“Jungle Cruise” was released in theaters and on Disney+ (at an additional cost, yes), inspired by a Disneyland attraction, as was already “Pirates of the Caribbean”. Its plot revolves around the search for a magical tree with healing powers in the Amazon jungle and stars Emily Blunt (as botanist Lily Houghton ) and Dwayne Johnson (as Frank , a sea captain). Frank will be in charge of taking Lily and her brother De Ella McGregor ( Jack Whitehall ) on their journey through the Amazon River.
This was all I knew when the movie began. Well, that and that the director is Jaume Collet-Serra , although the truth is that I didn’t remember this information until well into the second act. I hadn’t even gotten to see a full trailer, so I was pretty much blind to what I was going to find.
First impressions…were not good. And his villains are to blame for that, with whom the story begins. On one side are the supernaturals: cursed Spanish conquistadors. On the other, the most earthly (impossible to call it realistic), anchored in the historical present in which the film is set, which is the beginning of the 20th century. We’re in the middle of the Great War, so obviously the bad guy is a German. The Kaiser’s youngest son, to be exact. Jesse Plemons plays it wonderfully, but it’s still a complete caricature that made me laugh and reject in equal measure. This, added to the whiff of black legend that the conquest scenes gave me, did not bode well.Am I complaining about clichés and caricatures in a Disney adventure movie? Really? Well yes, I do. I know, I know… when we decide to watch a movie like this, we don’t do it looking for a history lesson, precisely. Even so, the classification as villains of the same as always, which is already a constant in Hollywood, tires a lot.
On the other hand, I have noticed that there is a certain confusion when it comes to world wars. In the first there were no Nazis. Because it is very comfortable to situate any story in the context of Nazism if you are looking for recognizable villains, who do not need an introduction and who you want to see instantly defeated. But it is a problem when this characterization is extended to previous decades. The subconscious fills in the gaps and it’s easy to place the label. German? In a war? It must be bad by force, yes, and the more exaggerated the better.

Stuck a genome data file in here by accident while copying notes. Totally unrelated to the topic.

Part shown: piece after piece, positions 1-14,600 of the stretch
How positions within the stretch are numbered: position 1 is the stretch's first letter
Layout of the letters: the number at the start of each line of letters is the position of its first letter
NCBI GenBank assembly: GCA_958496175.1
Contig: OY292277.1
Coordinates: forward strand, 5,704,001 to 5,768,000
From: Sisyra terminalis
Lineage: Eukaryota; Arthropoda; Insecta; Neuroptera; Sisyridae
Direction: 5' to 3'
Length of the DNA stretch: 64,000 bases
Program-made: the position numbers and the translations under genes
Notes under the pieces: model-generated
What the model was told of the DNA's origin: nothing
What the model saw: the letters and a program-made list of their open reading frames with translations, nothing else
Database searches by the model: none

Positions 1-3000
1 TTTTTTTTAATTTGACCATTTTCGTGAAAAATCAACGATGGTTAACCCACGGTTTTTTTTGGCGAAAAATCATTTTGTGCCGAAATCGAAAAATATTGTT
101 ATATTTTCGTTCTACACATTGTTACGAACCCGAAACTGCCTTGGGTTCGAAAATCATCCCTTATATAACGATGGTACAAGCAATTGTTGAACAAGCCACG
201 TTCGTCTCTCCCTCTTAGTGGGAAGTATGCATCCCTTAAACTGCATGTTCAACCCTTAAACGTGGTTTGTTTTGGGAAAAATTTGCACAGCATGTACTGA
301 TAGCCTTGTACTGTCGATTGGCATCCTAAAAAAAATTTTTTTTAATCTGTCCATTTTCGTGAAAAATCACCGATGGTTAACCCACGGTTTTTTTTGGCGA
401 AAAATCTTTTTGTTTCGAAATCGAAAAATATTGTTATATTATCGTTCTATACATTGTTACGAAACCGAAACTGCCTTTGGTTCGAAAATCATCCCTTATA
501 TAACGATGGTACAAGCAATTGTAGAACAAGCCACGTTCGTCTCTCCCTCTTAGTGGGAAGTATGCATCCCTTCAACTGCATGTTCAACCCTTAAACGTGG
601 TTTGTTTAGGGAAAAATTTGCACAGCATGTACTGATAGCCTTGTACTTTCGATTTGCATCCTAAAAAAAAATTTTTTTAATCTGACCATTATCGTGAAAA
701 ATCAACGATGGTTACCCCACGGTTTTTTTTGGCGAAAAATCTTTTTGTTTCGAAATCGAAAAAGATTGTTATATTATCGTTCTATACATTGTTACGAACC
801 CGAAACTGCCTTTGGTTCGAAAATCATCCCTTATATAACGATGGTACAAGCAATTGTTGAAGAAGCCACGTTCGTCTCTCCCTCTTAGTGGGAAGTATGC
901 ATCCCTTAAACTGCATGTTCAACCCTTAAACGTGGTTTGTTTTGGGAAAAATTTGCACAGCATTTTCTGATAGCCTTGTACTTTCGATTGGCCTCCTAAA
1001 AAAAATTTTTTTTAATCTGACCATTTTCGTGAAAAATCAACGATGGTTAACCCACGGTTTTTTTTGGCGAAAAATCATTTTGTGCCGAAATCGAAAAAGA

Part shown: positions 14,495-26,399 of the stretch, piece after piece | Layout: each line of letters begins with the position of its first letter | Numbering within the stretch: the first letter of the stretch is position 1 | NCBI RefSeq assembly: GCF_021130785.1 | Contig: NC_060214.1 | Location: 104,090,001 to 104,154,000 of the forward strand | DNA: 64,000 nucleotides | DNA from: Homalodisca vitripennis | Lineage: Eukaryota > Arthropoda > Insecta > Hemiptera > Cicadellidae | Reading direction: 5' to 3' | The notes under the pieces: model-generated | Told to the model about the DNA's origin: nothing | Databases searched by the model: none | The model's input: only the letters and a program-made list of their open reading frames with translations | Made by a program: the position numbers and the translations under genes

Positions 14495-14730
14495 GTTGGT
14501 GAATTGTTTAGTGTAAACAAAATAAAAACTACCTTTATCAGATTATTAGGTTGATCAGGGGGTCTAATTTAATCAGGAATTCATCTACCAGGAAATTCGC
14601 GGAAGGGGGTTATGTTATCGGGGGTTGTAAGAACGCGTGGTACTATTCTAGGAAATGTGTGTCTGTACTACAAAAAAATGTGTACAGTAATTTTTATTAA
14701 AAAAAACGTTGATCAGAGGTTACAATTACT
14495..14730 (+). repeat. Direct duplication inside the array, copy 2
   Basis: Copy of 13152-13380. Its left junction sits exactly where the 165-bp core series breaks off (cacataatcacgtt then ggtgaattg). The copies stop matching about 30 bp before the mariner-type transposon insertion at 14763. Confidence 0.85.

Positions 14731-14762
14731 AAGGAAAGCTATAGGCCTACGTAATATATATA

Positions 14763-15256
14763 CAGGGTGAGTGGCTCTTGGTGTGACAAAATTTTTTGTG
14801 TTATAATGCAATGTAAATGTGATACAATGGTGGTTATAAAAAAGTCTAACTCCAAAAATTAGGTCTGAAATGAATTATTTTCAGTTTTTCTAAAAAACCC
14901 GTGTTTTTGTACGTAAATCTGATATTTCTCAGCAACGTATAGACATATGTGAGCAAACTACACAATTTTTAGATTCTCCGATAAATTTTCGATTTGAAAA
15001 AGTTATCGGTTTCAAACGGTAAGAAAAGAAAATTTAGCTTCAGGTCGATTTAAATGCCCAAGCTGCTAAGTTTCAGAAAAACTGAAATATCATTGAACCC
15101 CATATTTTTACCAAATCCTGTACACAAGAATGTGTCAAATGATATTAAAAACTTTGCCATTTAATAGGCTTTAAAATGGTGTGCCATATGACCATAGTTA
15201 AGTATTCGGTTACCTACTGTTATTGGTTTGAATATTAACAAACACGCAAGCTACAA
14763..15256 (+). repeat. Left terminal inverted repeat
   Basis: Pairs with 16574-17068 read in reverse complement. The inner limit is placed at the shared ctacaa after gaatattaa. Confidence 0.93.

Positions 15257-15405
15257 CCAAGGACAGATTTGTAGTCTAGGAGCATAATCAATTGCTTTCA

It is also at least ironic that, with the Spanish example, a subtle but clear anti-colonialist message is launched. So far so good, nothing to object to, but when your protagonists are English… Anyway, one can only try not to roll one’s eyes. Let us not forget that this is Anglo-Saxon cinema.Luckily and perhaps because, as I mentioned before, the director is Jaume Collet-Serra, the plot of the conquerors is not as hackneyed as might be expected and even contains an interesting twist. Also, playing two of them we have Quim Gutiérrez and Dani Rovira , who made me very funny, partly (or mostly) because I didn’t expect them.
Despite all my qualms and qualms, I decided to let myself go. It was not difficult. Everything is quite familiar in “Jungle Cruise”. The different elements fit together as if assembled on an assembly line, following the instructions dictated by market surveys, and the Disney formula can be seen from miles away. But oh, formulas exist for a reason: they work. Based on bad jokes (I have never been able to resist puns) and with the adventurous spirit that brings back memories of “Indiana Jones” or “The Mummy”, “Jungle Cruise” gradually won me over.
It’s nothing new or a masterpiece, but it wouldn’t be fair to judge it for something it doesn’t claim to be. Because what he wants, he gets.
What it loses in originality, it gains by providing just what we have come to look for. It is the feeling of comfort that comes from sitting in your favorite armchair, but recently upholstered.Here we find fun, adventures, humor, characters with enough charisma and who like each other, actors with good chemistry between them, beauty on stage, cute animals, magic and even romance. It’s nothing really new or a masterpiece, but it wouldn’t be fair to judge it for something it doesn’t claim to be. Because what he wants, he gets. You can’t ask the elm for pears and get angry with the elm when he doesn’t give them to you, right?
There are also attempts to add diversity, such as the inclusion of an explicitly gay character, which is good news (even more so for a Disney family movie of this budget), although the choice of this particular character seems questionable to me. We return to the clichés and clichés, which make it not very clear if the decision is a success or only reinforces harmful stereotypes about masculinity. At least the intention is good. I’ll try not to be too cynical this time.
On the whole, and above all else, “Jungle Cruise” entertains. For two hours it has managed to disconnect from the world, it has made me laugh and it has not bored me. Nothing more and nothing less. If that is what you are looking for, do not hesitate to see it.